In other words, the editor needs to make use of appropriate Eclipse APIs that connect Eclipse UI components such as views and editors to their context: the Eclipse workbench. One of the goals of e4 has always been to simplify the core APIs, and to make them accessible from other programming languages. So in a sense, we have started to make this real by offering JavaScript APIs that can be called by web UI components: to signal that they have unsaved changes, to provide a callback that will save those changes, etc.

Give it a try! After downloading the e4 0.9 SDK, start it up with an empty workspace and create an update site project (Ctrl+3, 'nusp'). Add some features and categories to it using the regular PDE site.xml editor, save, and then right-click on the site.xml file and use "Open With" to open it with the web-based editor. It will look like this:

Please leave comments if you have any questions. I will try to write up more about this in the next couple of days, going into more technical detail.

Thursday, September 24, 2009

API compatibility matters

A few weeks ago, Palm has released an SDK called "Mojo" for their WebOS. They also offer Eclipse plug-ins that have been developed for and tested with Eclipse 3.4.2. I just read a short review of this Eclipse-based tooling and was happy to see the following:
The WebOS plug-in is supposed to officially work with Version 3.4.2 of Eclipse (code-named Ganymede). However, I was able to successfully run it on Version 3.5 of Eclipse (code-named Galileo) without any problems.
It makes me happy to see real-world reports like this. They confirm that you can run plug-ins developed for older versions of Eclipse on more current versions. In the Eclipse community, we almost take this for granted and sometimes tend forget the effort involved in pulling this off. Because when you think about it, compatibility is only achieved when both sides do a good job of enabling compatibility:
  • On the Eclipse SDK side, we tend to think that we are doing good job of ensuring API compatibility between Eclipse releases, so that you can run older plug-ins on newer versions of Eclipse. Since Eclipse 1.0 (2001), we've had excellent rules in places around API compatibility, and if you want to read more I'd recommend you start at our "API Central" wiki page. More recently, we've automated a lot of the necessary compatibility checking in form of API tooling that ships with the Eclipse SDK. I haven't seen anything like it for other languages or environment yet, but would like to hear if similar tooling exists elsewhere. C#? ActionScript? Let me know in the comments!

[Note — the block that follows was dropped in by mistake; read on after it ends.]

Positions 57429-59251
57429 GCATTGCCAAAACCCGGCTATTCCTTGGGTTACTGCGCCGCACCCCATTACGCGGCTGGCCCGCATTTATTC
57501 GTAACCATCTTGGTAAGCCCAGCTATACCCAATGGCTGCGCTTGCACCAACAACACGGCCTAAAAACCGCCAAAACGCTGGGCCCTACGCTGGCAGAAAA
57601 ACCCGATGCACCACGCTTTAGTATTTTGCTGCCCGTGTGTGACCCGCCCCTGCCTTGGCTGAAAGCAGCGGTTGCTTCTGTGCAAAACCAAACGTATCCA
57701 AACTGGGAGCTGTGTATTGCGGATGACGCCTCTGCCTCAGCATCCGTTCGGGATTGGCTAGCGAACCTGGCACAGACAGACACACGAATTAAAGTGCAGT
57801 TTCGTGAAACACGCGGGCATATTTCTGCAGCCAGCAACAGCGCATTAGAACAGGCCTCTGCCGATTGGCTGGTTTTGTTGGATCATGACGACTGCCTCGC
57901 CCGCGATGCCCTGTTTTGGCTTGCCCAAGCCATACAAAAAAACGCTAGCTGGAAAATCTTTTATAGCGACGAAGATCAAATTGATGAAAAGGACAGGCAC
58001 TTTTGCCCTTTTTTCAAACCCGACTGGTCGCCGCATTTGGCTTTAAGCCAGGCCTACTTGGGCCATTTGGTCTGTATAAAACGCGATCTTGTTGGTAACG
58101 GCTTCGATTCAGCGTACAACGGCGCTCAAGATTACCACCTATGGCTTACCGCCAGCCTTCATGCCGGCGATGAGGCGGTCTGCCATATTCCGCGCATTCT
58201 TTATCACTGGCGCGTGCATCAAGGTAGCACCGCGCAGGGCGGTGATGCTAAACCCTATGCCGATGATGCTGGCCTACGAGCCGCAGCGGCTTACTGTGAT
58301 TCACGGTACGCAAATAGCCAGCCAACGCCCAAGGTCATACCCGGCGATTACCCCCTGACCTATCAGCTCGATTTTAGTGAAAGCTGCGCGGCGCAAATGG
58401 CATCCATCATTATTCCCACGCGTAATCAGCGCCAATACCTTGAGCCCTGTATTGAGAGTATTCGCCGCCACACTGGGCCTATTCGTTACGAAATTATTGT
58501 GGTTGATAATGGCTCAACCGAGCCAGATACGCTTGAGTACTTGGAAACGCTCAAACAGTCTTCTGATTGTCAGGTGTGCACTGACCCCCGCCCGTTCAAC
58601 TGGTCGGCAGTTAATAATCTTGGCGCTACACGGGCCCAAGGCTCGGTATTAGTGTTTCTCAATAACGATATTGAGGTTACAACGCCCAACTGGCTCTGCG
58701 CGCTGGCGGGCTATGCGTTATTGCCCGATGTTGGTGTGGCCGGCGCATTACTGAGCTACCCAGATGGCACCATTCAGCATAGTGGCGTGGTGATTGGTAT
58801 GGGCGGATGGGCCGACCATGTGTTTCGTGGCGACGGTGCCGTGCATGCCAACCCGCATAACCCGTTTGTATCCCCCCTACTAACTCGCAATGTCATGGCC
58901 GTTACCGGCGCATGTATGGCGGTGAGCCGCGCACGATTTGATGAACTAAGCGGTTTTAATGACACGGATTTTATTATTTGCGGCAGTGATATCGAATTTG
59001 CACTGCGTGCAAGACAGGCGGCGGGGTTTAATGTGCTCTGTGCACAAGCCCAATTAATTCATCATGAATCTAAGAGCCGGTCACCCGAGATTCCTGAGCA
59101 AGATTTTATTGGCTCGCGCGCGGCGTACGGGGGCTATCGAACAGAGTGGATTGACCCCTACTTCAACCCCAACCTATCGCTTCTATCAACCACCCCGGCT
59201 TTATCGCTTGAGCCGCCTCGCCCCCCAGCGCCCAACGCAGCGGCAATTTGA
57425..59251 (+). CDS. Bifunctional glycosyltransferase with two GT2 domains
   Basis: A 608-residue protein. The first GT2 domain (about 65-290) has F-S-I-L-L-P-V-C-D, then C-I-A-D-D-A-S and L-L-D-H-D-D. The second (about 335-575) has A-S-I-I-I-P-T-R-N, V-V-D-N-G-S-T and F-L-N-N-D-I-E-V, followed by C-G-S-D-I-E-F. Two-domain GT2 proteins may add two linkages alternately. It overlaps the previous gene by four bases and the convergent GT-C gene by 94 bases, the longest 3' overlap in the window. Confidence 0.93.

• On the Palm Mojo side, the developers must have done a good job of only using documented APIs, and abiding by the contracts for those APIs. Because if you don't, all bets are off.
Here is a quote from the 2001 article "How to use the Eclipse API" by Jim des Rivieres, a recommended read for anyone developing Eclipse plug-ins:
As the Eclipse platform matures and evolves, it will be the API contracts that guide how this evolution happens. Outside of these contracts, everything is unsupported and subject to change, without notice, and at any time [...]. Client code that oversteps the above rules might fail on different versions and patch levels of the platform; or when run on different underlying OSes; or when run with a different mix of co-resident plug-ins; or when run with a different workbench perspective; and so on. [...] To those who choose to ignore the rules, don't say that you weren't warned. And don't expect much more than a sympathetic "Told you so."
Of course, in reality, life is never as easy and black-and-white as software developers would like it to be. Sometimes, the existing API doesn't work for your particular case, or there is no supported API at all. In these cases, however, you need to realize that by calling internals, you are assuming technical debt. The idea behind this metaphor, created by Ward Cunningham, is that you have taken a shortcut and need to pay up later, either in form of interest payments or paying back the principal. In concrete terms: Whenever a new version of the plug-ins you depend on comes out, you have the cost of testing that your code still works, and the cost of adapting to any change that may have broken your code. This is a recurring cost, hence the term "interest". If you want your code to run against both older and newer versions of your dependencies, the interest payments are much greater, because the problem is much harder. Often, you will need to use Java reflection to guard your calls to internals. Alternatively, you can pay back the "principal" at a later point in time, when the necessary API has been added, and get rid of your debt. You did file an enhancement request to get that API added, didn't you? Because if you don't, you'll be bound to pay interest forever!

Every now and then, I encounter people who are hoping to get away without paying either interest or principal. And that's after our collective experience with how schemes based on trading debts can take the whole economy down! :-)